Ready to talk turkey? On Oct. 18 Elmwood Stock Farm on Paris Road in Georgetown will host chef John Foster of The Sage Rabbit, 438 South Ashland Avenue, for a special dinner and farm tour. The tour will focus on the farm’s organic heritage turkeys, which can be reserved for Thanksgiving. Elmwood also has standard organic turkeys available.
The dinner will feature Elmwood’s fresh organic foods. The tour begins promptly at 6 p.m., with dinner to follow. Tickets are $30 for children under 12 and $50 for adults, with a discount for Elmwood CSA members. Seating is limited; reserve a spot online at Elmwoodstockfarm.com. For more information, call 859-621-0755.
▪ Wild Thyme Cooking, 1060 Chinoe Road, is celebrating five years in business with a special dinner Oct. 22 at Grimes Mill Winery, 6707 Grimes Mill Road. The dinner will feature a fall Italian feast with wine pairings. From 5:30 to 6:30 p.m., enjoy guided tours and select barrel tastings from with signature appetizers. That will be followed by a three-course dinner overlooking the vineyard at sunset with live music. Tickets are $65, and seating is limited; reservations are available online at Wildthymecooking.com.
The menu will feature golden and red beet salad with dressed arugula, gorgonzola and candied pecans, in a Grimes Mill Moscato vinaigrette paired with a Ca’ Desimone Sauvignon blanc artisanal wine; herb-roasted Cornish game hens stuffed with rosemary and sage sausage stuffing served on a bed of wild rice and lentil pilaf; Brussels sprouts and root vegetable medley, topped with a fig onion port balsamic reduction and paired with Ca’ Desimone 2014 Brunello; and apple cinnamon walnut baklava with bourbon caramel sauce paired with bourbon-barrel aged Ca’ Desimone 2014 Sangiovese.
Never miss a local story.
▪ Cooper Brothers Meats, 4379 Old Harrodsburg Road, has closed after less than two years in business. The specialty meats store posted a notice on Facebook on Aug. 31 thanking customers and urging them to continue to support local farmers and producers. Orders for Akaushi, Beeman, Wagyu and Kentucky beef, and Amish chickens and turkeys for Thanksgiving can be placed through chef and former manager Dina Johnson at firstname.lastname@example.org. “We tried to provide the highest quality and the customer service,” Johnson said. “Butchering is a dying art.” Johnson is working with the distributors to start MediumRareMeats.com (the site is not active yet), a specialty meat concierge business, to deliver meat directly to customers.
▪ The Kentucky Department of Agriculture is looking for nine good chefs to help Kentucky schools upgrade their food offerings for their students and use more local foods. “The Chefs in Schools program was tremendously successful last year,” Agriculture Commissioner Ryan Quarles said. “This program benefits Kentucky students as well as Kentucky farmers and food businesses.”
Each chef will be assigned to a region of the state and help school employees estimate food consumption and requisition of food purchases; develop recipes with USDA guidelines in mind to ensure consistent quality and taste; help establish presentation techniques and assisting in planning menus; ensure proper use and maintenance of equipment; and ensure proper safety and sanitation in kitchens and lunchrooms.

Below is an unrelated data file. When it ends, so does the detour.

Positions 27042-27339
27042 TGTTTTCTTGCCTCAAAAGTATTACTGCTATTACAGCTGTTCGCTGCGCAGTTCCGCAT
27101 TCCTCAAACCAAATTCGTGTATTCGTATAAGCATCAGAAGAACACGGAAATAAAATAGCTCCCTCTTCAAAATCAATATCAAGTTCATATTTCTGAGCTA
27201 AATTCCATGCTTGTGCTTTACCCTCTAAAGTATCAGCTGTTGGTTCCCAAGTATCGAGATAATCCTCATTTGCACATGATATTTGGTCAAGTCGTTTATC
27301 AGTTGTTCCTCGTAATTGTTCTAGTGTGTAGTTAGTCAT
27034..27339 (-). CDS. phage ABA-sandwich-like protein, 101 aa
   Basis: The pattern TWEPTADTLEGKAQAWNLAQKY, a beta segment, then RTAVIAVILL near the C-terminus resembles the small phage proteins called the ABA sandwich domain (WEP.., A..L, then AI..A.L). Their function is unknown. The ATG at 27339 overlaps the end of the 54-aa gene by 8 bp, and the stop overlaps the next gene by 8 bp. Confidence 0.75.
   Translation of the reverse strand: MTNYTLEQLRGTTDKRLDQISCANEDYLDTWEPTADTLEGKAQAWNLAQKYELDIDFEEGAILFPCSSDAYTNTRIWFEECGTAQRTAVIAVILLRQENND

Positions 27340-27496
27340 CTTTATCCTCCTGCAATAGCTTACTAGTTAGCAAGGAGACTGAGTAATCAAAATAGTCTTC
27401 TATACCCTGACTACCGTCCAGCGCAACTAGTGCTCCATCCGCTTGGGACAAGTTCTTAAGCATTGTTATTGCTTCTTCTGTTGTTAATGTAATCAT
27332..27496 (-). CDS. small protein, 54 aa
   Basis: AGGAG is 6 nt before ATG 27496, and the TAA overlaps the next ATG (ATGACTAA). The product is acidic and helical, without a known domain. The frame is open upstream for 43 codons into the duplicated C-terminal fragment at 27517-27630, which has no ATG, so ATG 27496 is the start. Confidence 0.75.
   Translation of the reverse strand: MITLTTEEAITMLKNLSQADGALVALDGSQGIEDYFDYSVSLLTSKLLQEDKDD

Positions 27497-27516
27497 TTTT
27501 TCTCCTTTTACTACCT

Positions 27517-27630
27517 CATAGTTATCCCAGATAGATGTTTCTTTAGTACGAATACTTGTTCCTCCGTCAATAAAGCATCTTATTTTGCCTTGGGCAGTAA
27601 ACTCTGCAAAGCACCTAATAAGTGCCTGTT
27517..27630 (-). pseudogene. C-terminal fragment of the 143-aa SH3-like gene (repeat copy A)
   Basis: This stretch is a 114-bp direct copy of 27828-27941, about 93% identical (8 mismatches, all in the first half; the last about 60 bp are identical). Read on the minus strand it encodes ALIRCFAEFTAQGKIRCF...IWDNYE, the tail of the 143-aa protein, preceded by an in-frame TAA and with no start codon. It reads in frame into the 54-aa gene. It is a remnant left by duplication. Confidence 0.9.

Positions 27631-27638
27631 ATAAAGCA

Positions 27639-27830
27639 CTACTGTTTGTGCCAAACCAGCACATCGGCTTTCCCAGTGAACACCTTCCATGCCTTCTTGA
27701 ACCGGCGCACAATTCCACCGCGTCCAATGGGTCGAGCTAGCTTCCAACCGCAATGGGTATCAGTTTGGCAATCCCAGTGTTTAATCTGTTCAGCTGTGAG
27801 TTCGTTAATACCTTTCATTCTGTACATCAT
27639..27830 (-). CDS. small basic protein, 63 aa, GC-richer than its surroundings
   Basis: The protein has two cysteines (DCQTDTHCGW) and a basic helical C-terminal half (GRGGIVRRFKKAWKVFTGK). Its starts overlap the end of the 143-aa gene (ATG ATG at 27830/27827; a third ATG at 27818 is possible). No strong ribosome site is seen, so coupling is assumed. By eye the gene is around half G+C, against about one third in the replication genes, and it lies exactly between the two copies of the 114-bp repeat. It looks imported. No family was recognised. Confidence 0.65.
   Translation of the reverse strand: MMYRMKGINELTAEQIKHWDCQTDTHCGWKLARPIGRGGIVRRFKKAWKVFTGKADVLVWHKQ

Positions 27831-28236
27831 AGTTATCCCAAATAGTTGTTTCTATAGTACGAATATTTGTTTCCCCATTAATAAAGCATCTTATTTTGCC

The program aims to reach all Kentucky schools participating in the National School Lunch Program, increase support of the Farm to School movement, and reduce hunger in Kentucky.
▪ Alfalfa, 141 East Main Street, will celebrate Spanish cuisine for International Night on Wednesday. From 5:30 to 9 p.m., you can get Basque chicken, seafood paella, pasta olivada available with chicken, potato tortilla and escalivado (roasted eggplant, roasted yellow and red peppers, roasted tomato, roasted scallions and roasted potato skins with garlic olive oil drizzle served with crumbled goat cheese, green olives, romesco sauce and toast points.) Next Wednesday: Polish night.
▪ The Kentucky Guild of Brewers and the Kentucky Department of Agriculture are teaming up to release five limited-edition, Kentucky Proud-infused beers. The first, a peach sour saison brewed by Against the Grain in Louisville with Kentucky Proud peaches from Mulberry Orchard in Shelbyville, was released Monday. There will be a tasting at 6 p.m. Oct. 17 at Ethereal Brewing in Lexington. Four more beers will be released throughout the fall, with the next release set for Nov. 2 at Monnik Beer Co. in Louisville and Paducah Brew Werks, made using paw paw fruit from the Kentucky State Land Grant Program.
Other releases will be from Great Flood Brewing Co. in Louisville and Ei8htball Brewing in Newport, using pecans from Kight’s Pecan Orchard in McCraken County; Goodwood Brewing in Louisville and White Squirrel Brewery in Bowling Green, using hemp seed oil from Kentucky Hemp Works in Christian County; and Gordon Biersch in Louisville and Apocalypse Brew Works in Louisville, using sorghum from Townsend Sorghum Mill in Montgomery County.
▪ From Oct. 22 to 27, Jim Embry of Lexington and Richmond again will represent Kentucky and the United States at the 2016 Terra Madre/Salone del Gusto, a global slow-food conference in Torino, Italy, dedicated to diverse food cultures, sustainability and biodiversity. To showcase the state, Embry is taking Kentucky products including small bottles of bourbon; seeds, honey and jam from the Berea College farm store; shopping bags from Good Foods Co-op; Mom Bea’s Honey from his own family farm in Greenville; popcorn and herbal teas from Salamander Springs Permaculture Farm near Berea; and more.